Module Aims: This module aims to provide the understanding, specialist knowledge and practical skills required to analyse large genomic datasets to answer questions about the genetic contribution to human health and disease.
Module Learning Outcomes:
By the end of the module students should be able to:
- Understand how high-throughput sequencing (HTS) data are generated, and the related quality control processes
- Analyse and interpret HTS data using command-line programming and bioinformatic approaches
- Use appropriate publicly available resources to annotate and interpret genetic variation
- Critically appraise published analyses of large genomic datasets
- Appropriately apply different bioinformatic and statistical approaches in the context of common and rare diseases/traits
Understanding of: the DNA structure, transcription and translation; different types of genetic variation and their functional effects; common vs rare variants; inheritance patterns; linkage disequilibrium and haplotypes. Ideally students would have completed the Genetic Epidemiology module, or at least attended “Introduction to genetic variation”, “LD, haplotypes and imputation”, and “Prioritising causal genes/variants” sessions.
The practical aspect of this module will involve linux-based command-line software, and it is expected that students have completed linux training and are comfortable with writing commands. Students are encouraged to refresh their linux skills, perhaps by working through some of the many online tutorials (e.g. https://tutorials.ubuntu.com/tutorial/command-line-for-beginners#0; http://www.ee.surrey.ac.uk/Teaching/Unix/index.html). Note that all necessary commands will be provided in the practical sessions.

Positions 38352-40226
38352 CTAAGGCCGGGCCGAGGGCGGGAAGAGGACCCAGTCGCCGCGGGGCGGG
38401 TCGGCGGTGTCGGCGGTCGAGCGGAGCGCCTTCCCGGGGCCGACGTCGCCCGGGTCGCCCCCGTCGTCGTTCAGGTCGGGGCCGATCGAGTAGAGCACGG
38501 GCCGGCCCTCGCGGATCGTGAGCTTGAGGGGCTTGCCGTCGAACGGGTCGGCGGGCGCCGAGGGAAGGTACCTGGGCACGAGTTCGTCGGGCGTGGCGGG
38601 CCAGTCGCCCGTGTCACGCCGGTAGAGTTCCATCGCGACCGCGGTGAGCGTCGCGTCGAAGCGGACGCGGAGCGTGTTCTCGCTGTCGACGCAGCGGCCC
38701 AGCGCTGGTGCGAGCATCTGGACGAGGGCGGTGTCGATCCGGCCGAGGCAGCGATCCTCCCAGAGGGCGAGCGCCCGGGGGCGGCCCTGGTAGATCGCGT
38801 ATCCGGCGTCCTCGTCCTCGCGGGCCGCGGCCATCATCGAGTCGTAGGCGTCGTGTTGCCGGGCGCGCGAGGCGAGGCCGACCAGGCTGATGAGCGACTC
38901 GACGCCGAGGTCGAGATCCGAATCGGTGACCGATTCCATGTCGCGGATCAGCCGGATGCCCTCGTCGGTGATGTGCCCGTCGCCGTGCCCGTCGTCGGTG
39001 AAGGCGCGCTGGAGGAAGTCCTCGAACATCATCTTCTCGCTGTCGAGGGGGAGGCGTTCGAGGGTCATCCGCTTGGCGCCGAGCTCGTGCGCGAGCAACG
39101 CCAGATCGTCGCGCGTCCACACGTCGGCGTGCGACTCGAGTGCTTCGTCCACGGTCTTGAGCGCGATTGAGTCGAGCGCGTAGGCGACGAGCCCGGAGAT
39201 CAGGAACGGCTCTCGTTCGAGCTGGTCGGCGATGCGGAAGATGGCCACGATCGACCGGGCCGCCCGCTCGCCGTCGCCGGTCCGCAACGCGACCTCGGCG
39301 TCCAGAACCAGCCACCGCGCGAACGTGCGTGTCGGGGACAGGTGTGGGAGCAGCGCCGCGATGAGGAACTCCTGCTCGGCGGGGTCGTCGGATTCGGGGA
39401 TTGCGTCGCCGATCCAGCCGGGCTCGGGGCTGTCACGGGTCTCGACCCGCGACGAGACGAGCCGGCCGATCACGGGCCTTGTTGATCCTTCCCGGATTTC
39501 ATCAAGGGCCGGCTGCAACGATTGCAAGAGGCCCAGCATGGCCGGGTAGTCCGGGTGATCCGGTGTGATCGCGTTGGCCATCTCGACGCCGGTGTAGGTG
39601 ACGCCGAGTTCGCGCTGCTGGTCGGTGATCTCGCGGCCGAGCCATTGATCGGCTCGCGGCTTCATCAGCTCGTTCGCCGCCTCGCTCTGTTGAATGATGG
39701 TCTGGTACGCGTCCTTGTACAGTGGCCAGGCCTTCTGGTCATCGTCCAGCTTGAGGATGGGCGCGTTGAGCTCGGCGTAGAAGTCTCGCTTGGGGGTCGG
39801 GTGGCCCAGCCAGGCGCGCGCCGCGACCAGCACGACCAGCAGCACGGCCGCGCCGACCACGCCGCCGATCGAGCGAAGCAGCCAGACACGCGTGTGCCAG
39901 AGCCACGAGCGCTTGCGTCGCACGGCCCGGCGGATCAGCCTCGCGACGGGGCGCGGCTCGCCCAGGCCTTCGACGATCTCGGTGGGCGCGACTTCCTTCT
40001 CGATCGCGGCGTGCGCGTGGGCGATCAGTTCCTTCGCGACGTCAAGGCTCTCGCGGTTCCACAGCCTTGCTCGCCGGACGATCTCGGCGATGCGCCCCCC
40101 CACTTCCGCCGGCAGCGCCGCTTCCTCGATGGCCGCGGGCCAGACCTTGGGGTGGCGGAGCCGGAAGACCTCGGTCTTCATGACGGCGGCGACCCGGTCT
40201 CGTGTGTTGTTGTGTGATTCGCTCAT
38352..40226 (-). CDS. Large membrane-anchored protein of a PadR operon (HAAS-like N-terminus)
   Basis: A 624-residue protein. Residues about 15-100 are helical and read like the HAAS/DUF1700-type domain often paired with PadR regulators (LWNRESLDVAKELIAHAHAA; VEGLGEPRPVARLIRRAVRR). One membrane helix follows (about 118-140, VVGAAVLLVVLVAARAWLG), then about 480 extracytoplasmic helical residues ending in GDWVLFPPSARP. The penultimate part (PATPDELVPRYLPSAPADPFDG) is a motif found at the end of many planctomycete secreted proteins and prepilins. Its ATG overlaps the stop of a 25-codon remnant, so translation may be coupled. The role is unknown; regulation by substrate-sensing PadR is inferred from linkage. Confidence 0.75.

Students are required to do 2-3 hours preparatory work for each session (self-directed learning). The sessions are a mixture of interactive lectures/workshops/group discussions used to consolidate and expand the knowledge gained during the preparatory work (e.g. through a group quiz), and hands-on genomic data analysis practicals. Each session will end with a 5-10min primer for the following session and the associated preparatory material. The module will use only publicly available resources, databases and software.
Group presentation, 50%: Groups of 3 or 4 students work on a project and make a presentation on a selected research topic during the last session. The presentation consists of each student introducing their own contribution, and the group drawing these together to explain how their work has addressed the overall task. Group marks are given for the content of the overall presentation, answering the research question and responding to questions during a 10-minute Q&A session following the presentation. For the overall presentation mark, 50% is based on the average of the marks given by other students on the module, and 50% is awarded by the module leader or a similarly qualified assessor appointed by them.
Individual technical report, 50%: Each student submits a 1000-word technical report on their group project a week after the end of the module. The report will include a brief introduction to the context and methods used, as well as detailed results and their interpretation.
Module Length: 4 days